Advocate general favours Google in AdWords cases
On September 22 2009 Advocate General Luís Miguel Poiares Pessoa Maduro delivered his much-anticipated opinion in Google France v Louis Vuitton Malletier SA (Case C-236/08), Google France v Viaticum SA & Luteciel SARL (Case C-237/08) and Google France v CNRRH (Case C-238/08), three referrals to the European Court of Justice (ECJ) from the French Supreme Court regarding Google’s AdWords system.
Google's AdWords system permits advertisers to select keywords so that their advertisements are displayed to internet users when the keywords are entered in Google’s search engine. The AdWords system represents Google’s main revenue stream, as the latter is remunerated each time a user clicks on the advertiser’s link (price per click).
All three referrals posed the same basic question: whether Google's use of keywords corresponding to trademarks in its AdWords advertising system constituted an infringement of those marks (for further details please see "Supreme Court refers questions on keying to ECJ" and "More questions referred to the ECJ in Google Cases"). In the opinion of the advocate general, there was no infringement.
First, the advocate general found that two different uses had to be considered:
- where Google allows advertisers to select keywords which correspond to trademarks; and
- where Google displays the ads alongside the 'natural' results in response to a search for the keyword.
In the opinion of the advocate general, the link that Google’s search engine establishes between keywords corresponding to trademarks and natural results was insufficient to lead to confusion. The advocate general considered that internet users decide on the origin of the goods and/or services offered on the sites by reading their description and, ultimately, by leaving Google and entering those sites.
The advocate general concluded that neither the display of ads nor the display of natural results in response to keywords which correspond to trademarks led to a risk of confusion as to the origin of the goods and/or services. The advocate general held that the essential function of the trademarks was not affected. This was held to be the case even where the marks involved had a reputation, which entitled them to special protection.
With respect to the liability exemption for hosting, the advocate general held that Google was not entitled to protection under Article 14 of the E-commerce Directive (2000/31/EC). The advocate general found that the advertising activity involved in the AdWords system went beyond hosting - he did not accept Google’s argument that the AdWords system is a “neutral platform”. The ECJ's press service stated that “Google had a direct pecuniary interest in internet users clicking on the ads’ links”. Therefore, Google could not claim the same immunity as a search engine, which EU law recognizes as a neutral information vehicle.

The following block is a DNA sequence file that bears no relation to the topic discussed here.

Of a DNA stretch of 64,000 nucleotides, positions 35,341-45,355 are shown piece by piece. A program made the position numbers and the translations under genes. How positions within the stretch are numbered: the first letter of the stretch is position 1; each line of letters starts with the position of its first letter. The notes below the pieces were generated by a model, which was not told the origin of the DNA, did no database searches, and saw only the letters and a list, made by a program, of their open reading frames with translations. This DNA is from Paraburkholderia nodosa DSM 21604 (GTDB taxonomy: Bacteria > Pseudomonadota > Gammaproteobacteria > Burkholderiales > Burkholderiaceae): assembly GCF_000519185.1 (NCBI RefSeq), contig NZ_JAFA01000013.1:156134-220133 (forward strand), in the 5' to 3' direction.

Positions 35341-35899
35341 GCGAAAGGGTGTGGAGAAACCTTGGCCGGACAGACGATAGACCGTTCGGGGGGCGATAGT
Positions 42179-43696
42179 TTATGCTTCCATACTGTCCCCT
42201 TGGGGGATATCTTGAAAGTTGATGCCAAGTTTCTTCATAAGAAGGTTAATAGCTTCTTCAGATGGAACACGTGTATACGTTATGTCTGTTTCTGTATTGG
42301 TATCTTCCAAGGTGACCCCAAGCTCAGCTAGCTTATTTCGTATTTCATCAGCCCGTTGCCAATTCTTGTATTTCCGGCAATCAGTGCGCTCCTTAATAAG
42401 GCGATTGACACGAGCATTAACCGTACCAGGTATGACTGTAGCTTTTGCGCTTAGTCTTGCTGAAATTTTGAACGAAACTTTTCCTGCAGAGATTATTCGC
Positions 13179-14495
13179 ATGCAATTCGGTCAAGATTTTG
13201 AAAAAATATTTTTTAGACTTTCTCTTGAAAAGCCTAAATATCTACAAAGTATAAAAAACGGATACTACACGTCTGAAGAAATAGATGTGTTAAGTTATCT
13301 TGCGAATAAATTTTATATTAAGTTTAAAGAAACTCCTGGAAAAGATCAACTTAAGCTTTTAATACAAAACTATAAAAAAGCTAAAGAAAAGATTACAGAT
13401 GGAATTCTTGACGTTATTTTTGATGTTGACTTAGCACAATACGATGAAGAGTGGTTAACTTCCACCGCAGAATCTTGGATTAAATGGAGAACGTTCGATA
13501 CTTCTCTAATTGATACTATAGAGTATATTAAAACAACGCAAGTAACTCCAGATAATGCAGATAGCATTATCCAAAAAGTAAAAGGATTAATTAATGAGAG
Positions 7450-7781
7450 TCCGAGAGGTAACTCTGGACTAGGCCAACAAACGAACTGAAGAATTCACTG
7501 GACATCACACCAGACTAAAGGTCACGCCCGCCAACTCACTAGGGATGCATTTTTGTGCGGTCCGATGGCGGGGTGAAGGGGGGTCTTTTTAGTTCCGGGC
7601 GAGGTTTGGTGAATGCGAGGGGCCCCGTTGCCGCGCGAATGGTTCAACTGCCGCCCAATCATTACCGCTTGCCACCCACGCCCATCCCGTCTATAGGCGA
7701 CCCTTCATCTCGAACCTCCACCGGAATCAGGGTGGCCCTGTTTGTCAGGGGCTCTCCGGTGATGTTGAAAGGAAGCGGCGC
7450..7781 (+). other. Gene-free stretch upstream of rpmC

The advocate general thus concluded as follows:
- The selection of a keyword which triggers a link proposing connection to a site operated by that economic operator for the purposes of offering for sale goods or services, and which reproduces or imitates a trademark registered by a third party for identical or similar goods, without the authorization of the proprietor of that trademark, does not constitute in itself an infringement under Article 5 of the First Trademarks Directive (89/104/EEC).
- A trademark proprietor may not prevent the provider of a paid referencing service (eg, Google) from making keywords available to advertisers, or from arranging and displaying advertising links on the basis of those keywords.
- In the event that the trademarks at issue have a reputation, the trademark proprietor may not oppose such use under Article 5(2) of the First Trademarks Directive.
- The liability exemption for hosting under the E-commerce Directive does not apply to Google’s AdWords system.
Brand owners - particularly those involved in these cases - argue that the scope of protection should be extended in line with the US doctrine of contributory infringement. They also allege that Google is liable because its AdWords system encourages infringement by third parties by facilitating the online trade of counterfeit goods.
However, the opinion is not all bad for brand owners - the advocate general held that Google could still be held liable for content featured in the AdWords system provided that trademark owners could show that Google’s ads had damaged their marks.
The advocate general stressed that it is important not to allow the legitimate purpose of preventing trademark infringement to result in all trademark uses being prohibited in the context of cyberspace.
Carol Gormley, FRKelly, Dublin
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